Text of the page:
A battleship is not a small "bobbing target". It is moving up and down, but the amount of movement in the up and down direction isn't as great, relative to the size of the target. And yes large marine guns have been able to accurately hit other large ships for over 75 years. When the CEP (circular error probabilty) gets smaller than the target, you get a hit. What these guys are demonstrating is a CEP of a few inches so that they can hit a small target in a specific spot
with a beam of energy and that is much more difficult than just hitting a battleship somewhere.
Originally Posted by ScotL
You sir, are very wrong. After years working with many types of industrial lasers, I can assure you, it is indeed possible. It is not so much the power, but the optics of the device.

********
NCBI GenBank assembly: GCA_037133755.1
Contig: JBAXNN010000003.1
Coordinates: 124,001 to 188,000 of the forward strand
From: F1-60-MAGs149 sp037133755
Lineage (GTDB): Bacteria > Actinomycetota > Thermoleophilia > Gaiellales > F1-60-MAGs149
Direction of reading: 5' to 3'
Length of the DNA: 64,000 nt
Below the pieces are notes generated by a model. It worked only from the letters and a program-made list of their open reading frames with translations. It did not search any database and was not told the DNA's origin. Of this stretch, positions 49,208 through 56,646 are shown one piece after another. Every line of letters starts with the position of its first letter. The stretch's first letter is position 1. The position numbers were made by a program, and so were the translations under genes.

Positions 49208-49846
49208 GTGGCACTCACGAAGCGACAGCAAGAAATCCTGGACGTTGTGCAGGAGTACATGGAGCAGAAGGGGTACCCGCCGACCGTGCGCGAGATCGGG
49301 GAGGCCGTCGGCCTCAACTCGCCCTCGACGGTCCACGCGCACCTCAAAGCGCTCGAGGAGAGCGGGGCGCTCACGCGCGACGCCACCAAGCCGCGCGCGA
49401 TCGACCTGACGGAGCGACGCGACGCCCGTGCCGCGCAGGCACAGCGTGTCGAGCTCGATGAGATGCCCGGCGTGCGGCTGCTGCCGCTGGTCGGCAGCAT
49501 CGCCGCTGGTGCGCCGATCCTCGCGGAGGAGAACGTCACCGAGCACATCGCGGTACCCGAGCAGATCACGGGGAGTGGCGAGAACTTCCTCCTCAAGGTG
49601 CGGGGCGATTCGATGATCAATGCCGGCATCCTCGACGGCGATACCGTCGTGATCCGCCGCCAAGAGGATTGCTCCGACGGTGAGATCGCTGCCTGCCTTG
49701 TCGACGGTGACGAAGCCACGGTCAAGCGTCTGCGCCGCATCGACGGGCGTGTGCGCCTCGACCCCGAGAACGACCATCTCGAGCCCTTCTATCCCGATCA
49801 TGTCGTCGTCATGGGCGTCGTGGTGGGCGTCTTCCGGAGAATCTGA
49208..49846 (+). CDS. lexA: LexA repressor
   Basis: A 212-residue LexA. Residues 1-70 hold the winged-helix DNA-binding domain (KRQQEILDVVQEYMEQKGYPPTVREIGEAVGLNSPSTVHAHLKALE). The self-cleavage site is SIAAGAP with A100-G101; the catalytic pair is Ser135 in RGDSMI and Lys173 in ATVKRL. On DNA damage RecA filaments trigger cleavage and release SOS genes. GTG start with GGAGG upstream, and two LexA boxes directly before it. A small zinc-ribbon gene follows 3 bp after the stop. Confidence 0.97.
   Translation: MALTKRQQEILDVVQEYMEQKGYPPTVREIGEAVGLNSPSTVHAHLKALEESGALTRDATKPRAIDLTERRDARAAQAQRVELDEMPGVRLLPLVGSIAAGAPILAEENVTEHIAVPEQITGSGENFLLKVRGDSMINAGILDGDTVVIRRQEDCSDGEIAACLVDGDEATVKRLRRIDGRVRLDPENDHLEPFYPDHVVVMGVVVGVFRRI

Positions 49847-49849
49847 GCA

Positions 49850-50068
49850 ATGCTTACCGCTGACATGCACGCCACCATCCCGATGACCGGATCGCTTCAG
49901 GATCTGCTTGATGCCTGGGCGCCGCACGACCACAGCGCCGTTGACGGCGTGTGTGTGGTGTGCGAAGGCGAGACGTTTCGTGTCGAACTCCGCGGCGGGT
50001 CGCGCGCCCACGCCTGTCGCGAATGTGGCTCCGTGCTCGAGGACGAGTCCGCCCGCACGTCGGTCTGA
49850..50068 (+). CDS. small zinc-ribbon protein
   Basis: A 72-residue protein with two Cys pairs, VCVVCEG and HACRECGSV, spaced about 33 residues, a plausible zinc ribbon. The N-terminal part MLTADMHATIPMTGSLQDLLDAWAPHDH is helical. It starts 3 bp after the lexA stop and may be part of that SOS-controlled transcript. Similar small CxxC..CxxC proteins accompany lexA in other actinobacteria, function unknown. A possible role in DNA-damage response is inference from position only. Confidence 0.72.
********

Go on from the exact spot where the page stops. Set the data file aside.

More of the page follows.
Sorry, I was not aware that industrial lasers could do that. The industrial lasers that I am familar with can burn a small hole in a target at a very specific distance. To burn an area the size of a softball (or larger) at a distance of two miles or more is a lot more power and optical capability than I am familiar with. We regularly burn through superalloys, but it takes multiple shots to burn a .020 inch diameter hole through .050 inches of material. To burn a much bigger hole through an outboard motor cover and light it off seems to me to be a lot of energy. The size of the hole you burn is directly related to the power applied to the target. Burning a pinhole or cutting metal is very different than burning a big area that is thousands of times larger. I don't know of any industrial lasers that that can burn that big a hole in a target. In some literature Northrup Grumman is building a 100kw laser, which is a lot more power than any industrial laser I've ever seen or heard of.